And I feel scared remembering exactly how it felt to FEEL like that and to think those things- every moment of every day. It was awful.  And I am so grateful because it took me reading that to acknowledge- I DON'T FEEL THAT WAY ANYMORE. It's like I won the lottery and I got my soul back. Of course I have my days and my moments. Moments when the devil wakes me up at night and all I can think about is- "Who will take care of Greyson and Parker when I die?" But I have moved past that initial, awful grief. I've learned that it's best not to have specific expectations- for me or my boys. There is no parallel life where my children don't have autism. This sometimes painful life is EXACTLY the story we are all supposed to live. 

I don't even remember how long it took to move past the gut-wrenching part. Maybe a year?

Sometimes grief stays well past it's welcome. You find yourself much later still having the same pain and thoughts. Then you must kick out this unwelcome guest. That doesn't mean you like what happened to you. That's doesn't mean it isn't real or it didn't affect you. It means you've made a pledge to GET OVER IT. If it's been years and you are still focusing on what isn't- it's time. 

Get over it.

Life is not about what you get. It's not what you achieve. It's how you get over pain. How you find a way to live without what you wanted or with what was taken away.

When you cling to the past or to a life that doesn't even exist- it's impossible to live in the present.
It's time to forget. To move forward. Stop wishing for rewind or redo. We may not get the answer to "why me?" in this lifetime and we have to be ok with that.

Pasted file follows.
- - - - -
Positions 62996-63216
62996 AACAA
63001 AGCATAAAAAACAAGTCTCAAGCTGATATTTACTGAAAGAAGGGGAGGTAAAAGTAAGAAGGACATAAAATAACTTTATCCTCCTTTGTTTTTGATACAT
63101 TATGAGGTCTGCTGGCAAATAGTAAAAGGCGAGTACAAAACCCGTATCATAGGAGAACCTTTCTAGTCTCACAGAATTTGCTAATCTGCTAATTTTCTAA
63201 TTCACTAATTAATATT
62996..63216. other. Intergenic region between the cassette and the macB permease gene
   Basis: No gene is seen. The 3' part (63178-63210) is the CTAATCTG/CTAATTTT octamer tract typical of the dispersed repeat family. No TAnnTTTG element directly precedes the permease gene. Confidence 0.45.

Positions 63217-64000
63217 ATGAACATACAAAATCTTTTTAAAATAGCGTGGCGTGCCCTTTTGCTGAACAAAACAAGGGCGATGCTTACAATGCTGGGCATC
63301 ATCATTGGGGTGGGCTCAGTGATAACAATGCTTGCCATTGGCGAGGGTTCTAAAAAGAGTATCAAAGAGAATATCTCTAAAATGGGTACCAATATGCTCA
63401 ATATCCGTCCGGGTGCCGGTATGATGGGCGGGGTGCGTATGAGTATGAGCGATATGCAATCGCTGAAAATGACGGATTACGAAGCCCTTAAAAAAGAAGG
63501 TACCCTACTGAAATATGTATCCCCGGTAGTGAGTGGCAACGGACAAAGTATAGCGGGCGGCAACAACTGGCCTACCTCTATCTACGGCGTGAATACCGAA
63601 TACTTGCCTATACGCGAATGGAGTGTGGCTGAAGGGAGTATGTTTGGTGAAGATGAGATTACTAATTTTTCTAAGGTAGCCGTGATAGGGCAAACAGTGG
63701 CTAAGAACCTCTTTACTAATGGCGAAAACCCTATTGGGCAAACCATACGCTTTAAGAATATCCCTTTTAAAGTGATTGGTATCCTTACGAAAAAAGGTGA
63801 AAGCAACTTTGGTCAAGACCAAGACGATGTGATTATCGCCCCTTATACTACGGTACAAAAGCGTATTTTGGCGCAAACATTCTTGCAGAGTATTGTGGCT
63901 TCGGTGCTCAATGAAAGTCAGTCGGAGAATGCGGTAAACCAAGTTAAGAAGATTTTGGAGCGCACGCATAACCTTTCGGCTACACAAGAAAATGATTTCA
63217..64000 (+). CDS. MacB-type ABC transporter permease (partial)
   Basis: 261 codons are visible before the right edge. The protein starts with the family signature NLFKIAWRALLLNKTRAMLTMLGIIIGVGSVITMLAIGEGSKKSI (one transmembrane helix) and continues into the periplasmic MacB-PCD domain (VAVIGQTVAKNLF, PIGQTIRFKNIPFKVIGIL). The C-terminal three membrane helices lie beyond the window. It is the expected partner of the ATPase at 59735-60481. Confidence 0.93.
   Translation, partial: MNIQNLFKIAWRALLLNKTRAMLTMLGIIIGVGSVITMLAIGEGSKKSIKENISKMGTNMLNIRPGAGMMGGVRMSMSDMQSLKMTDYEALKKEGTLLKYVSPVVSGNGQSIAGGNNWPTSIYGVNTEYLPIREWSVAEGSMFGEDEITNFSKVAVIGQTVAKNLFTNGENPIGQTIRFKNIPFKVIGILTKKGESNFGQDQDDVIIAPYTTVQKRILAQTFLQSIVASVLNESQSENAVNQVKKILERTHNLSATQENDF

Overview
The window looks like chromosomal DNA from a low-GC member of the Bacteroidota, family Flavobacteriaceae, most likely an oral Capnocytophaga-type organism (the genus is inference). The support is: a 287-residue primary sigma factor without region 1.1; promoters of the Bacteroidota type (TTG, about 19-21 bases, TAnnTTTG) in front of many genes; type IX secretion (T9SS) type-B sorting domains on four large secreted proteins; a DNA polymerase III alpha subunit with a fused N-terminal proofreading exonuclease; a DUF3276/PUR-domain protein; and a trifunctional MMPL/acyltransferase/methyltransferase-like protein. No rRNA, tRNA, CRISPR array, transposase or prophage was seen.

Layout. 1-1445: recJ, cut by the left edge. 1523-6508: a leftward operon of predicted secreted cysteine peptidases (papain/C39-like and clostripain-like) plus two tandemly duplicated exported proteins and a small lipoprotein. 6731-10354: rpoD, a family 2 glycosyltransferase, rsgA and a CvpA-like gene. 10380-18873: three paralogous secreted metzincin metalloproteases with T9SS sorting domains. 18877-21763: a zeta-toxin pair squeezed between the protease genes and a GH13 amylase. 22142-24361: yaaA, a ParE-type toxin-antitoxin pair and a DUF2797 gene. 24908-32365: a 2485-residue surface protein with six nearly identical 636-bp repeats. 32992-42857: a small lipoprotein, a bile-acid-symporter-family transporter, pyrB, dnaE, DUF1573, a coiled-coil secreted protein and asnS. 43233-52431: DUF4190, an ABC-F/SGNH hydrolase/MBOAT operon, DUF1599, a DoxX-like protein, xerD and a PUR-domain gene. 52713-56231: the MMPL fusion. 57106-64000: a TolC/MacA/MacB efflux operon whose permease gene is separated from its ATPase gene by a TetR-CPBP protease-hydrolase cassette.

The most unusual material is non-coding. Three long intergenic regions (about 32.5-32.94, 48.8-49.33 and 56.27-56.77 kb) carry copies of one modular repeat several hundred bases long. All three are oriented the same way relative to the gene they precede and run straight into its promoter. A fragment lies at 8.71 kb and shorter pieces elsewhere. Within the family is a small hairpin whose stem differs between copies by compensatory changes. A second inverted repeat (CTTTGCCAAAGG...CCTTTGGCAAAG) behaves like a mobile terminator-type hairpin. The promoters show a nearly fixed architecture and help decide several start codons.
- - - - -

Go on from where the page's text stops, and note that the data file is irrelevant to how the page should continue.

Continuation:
Free yourself, truly free yourself so you can focus on the blessing still present in your life. They may not look like you imagined, but they are there. I promise.

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  1. Beautiful & freeing words, my friend.
    Love & happiness to you, sweet Momma xoxo Miracle

  2. My favorite line in this entire post, "Grief is a house guest that must be entertained until it is ready to leave." Word master! This was just what I needed. Our son diagnosed with osteosarcoma in 2/14, chemo for 9 months, surgery to remove that cancerous bone, these are different grief's than yours, Chrissy. Your words helped me focus on the moving forward part. The choosing to focus on what our son still "can do"! Yes, he has lost things, his future looks different, but we can move forward and live! So thankful. Thankful to you for these great words of encouragement.

  3. Your words always hit home with me. I actually need your words. I need them to put to all the feelings and thoughts floating around in my head. And your words (and pictures), as so many times before, give me courage. They truly do. I am so grateful that you share with us.

  4. Somehow this was just what I needed to hear today. A little kick in the pants. Yes, it's time to get over it and move forward. No more lost energy to wrestling with a past and stories that leave me drained and sad. Time to get over it. Thank you!

  5. You are blessed with the gift of writing, and an even more precious gift in the form of your son. What you wrote is a wakeup call, and sometimes it is what people need to get on with their lives. I have enjoyed reading your blog, and I hope that you get to write more about your challenges and adventures. Take care!

    Brendon Hudgins @ MedCarePediatric